During the 2022 winter expedition, the Baikal-GVD collaboration has deployed two new clusters of the telescope, repaired, and upgraded detector elements already installed, and proceeded with developing the optical data transmission system within the facility.
The Baikal-GVD Neutrino Telescope is aimed at detecting and studying ultra-high-energy neutrino fluxes from astrophysical sources. Using it, scientists plan to scrutinize not only processes with huge energy release that occurred in the distant past but also the evolution of galaxies, formation of supermassive black holes and mechanisms of particle acceleration.
The Baikal Neutrino Telescope is a neutrino detector located in Lake Baikal 3.6 km away from the shore, at a depth of about 1300 m. This unique scientific facility is an important tool of multimessenger astronomy, a new powerful method to investigate the Universe. Baikal-GVD is one of the three neutrino telescopes across the world and, along with IceCube at the South Pole and ANTARES (now KM3NeT) in the Mediterranean Sea, is part of the Global Neutrino Network (GNN).
The Baikal-GVD telescope is the largest in the Northern Hemisphere and the second in size in the world. To date, 10 clusters are put into operation. They are spaced 250―300 m away from each other. Since 12 April 2022, they have been taking data. One cluster is a detector per se containing 8 vertical strings with optical modules (36 spheres on a string). At present, the telescope comprises 3000 such photodetectors. The project volume of one cubic km is intended to be achieved by 2027.
“This year our most optimistic plans were accomplished,” remarks Igor Anatolevich Belolaptikov, the Head of Expedition Management, a researcher of the Dzhelepov Laboratory of Nuclear Problems of the Joint Institute of Nuclear Research.
“The overall scope of works performed during this year’s expedition significantly exceeds the average level of last years and evidences both the increased expertise of the expedition team and the quality of preparation of technical facilities and scientific equipment. Well, Lake Baikal didn’t let us down either: the ice cover in the ice camp area was an ideal supporting platform for mounting,” says Grigory Vladimirovich Domogatsky, the Head of the Collaboration, a corresponding member of RAS, the Head of the Laboratory of High-Energy Neutrino Astrophysics of the Institute for Nuclear Research of RAS.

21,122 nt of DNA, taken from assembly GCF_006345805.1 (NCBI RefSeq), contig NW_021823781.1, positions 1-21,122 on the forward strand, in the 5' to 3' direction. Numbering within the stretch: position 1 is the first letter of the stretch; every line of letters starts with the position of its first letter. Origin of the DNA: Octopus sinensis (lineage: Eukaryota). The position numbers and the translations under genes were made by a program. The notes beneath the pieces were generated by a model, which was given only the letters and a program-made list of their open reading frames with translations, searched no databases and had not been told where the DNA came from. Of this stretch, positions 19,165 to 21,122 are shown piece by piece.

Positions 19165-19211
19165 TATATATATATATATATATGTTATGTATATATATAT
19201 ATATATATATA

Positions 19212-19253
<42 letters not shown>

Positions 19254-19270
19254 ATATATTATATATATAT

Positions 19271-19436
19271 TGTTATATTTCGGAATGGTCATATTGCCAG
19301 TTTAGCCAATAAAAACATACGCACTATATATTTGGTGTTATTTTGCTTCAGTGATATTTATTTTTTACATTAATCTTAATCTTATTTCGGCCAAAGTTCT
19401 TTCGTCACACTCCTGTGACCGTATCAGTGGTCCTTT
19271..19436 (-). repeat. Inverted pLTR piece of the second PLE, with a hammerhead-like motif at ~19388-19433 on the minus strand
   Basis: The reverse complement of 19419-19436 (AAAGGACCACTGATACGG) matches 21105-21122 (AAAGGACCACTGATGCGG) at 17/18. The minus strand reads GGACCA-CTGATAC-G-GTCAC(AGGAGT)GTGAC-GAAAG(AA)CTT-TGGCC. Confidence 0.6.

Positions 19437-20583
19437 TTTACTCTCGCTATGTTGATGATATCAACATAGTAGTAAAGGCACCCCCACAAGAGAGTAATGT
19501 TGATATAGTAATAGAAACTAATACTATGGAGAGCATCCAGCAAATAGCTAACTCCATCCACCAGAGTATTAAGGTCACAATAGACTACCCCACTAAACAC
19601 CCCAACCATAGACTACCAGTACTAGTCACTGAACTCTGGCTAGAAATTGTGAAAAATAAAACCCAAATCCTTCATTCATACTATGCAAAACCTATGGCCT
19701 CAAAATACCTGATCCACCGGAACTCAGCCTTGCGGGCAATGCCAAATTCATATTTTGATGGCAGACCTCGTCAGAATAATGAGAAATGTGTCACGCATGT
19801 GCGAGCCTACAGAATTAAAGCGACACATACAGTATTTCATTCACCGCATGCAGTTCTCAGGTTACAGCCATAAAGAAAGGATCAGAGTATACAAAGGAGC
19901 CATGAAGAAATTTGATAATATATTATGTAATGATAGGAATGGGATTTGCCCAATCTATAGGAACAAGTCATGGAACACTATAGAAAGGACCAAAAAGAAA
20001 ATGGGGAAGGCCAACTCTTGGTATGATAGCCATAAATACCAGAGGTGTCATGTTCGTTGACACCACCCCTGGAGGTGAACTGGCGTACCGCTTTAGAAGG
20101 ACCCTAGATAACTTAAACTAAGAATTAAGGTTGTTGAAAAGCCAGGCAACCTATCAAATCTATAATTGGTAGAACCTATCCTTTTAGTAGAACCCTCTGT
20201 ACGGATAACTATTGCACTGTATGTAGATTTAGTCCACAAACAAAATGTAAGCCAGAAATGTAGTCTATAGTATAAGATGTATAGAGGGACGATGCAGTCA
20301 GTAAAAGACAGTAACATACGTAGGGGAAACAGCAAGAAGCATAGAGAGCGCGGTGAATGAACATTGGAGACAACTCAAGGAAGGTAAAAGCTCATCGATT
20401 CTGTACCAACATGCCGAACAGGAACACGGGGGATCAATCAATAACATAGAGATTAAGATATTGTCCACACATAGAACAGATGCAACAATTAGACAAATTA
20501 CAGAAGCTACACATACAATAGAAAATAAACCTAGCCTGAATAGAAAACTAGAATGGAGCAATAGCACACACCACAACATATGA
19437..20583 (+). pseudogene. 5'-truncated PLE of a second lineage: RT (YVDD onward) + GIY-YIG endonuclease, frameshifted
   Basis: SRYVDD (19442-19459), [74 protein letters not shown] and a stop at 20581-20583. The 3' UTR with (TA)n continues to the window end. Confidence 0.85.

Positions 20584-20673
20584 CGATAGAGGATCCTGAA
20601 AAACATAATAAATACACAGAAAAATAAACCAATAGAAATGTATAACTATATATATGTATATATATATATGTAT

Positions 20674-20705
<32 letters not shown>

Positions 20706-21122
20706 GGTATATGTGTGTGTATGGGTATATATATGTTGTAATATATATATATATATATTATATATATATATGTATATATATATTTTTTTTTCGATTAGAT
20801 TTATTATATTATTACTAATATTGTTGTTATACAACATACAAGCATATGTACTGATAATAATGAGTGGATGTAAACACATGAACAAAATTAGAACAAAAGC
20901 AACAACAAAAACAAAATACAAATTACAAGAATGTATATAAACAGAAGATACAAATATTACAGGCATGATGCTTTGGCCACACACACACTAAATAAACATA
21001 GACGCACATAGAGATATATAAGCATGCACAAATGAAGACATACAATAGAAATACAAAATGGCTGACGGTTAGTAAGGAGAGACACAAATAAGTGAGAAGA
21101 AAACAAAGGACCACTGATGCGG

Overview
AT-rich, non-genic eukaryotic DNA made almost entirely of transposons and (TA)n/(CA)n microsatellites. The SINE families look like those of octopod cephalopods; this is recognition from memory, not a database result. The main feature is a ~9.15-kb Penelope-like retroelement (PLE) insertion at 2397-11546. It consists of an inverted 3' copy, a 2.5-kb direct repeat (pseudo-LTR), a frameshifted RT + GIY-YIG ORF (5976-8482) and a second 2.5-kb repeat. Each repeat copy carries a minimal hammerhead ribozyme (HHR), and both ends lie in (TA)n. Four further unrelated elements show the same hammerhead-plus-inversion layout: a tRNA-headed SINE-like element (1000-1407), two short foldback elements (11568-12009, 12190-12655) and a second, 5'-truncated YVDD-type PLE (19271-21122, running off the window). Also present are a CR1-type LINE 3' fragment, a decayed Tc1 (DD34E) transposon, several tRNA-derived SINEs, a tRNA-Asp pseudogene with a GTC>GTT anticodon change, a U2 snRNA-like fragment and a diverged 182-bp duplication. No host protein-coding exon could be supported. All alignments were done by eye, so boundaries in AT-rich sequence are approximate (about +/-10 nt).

The Baikal-GVD Neutrino Telescope is being constructed by concerted efforts of the international collaboration with the leading role of the Institute for Nuclear Research of the Russian Academy of Sciences (INR of RAS) (Moscow), the founder of this experiment and the direction “high-energy neutrino astronomy” in the world, and of the Joint Institute for Nuclear Research (JINR) (Dubna). More than 70 scientists and engineers from 11 science centres of Russia, Germany, Poland, the Czech Republic, Slovakia and Kazakhstan are involved in the project.
The 2022 expedition is organized by the Institute for Nuclear Research of the Russian Academy of Sciences (INR of RAS) (Moscow) and the Joint Institute for Nuclear Research (JINR) (Dubna).
Photos by Bair Shaybonov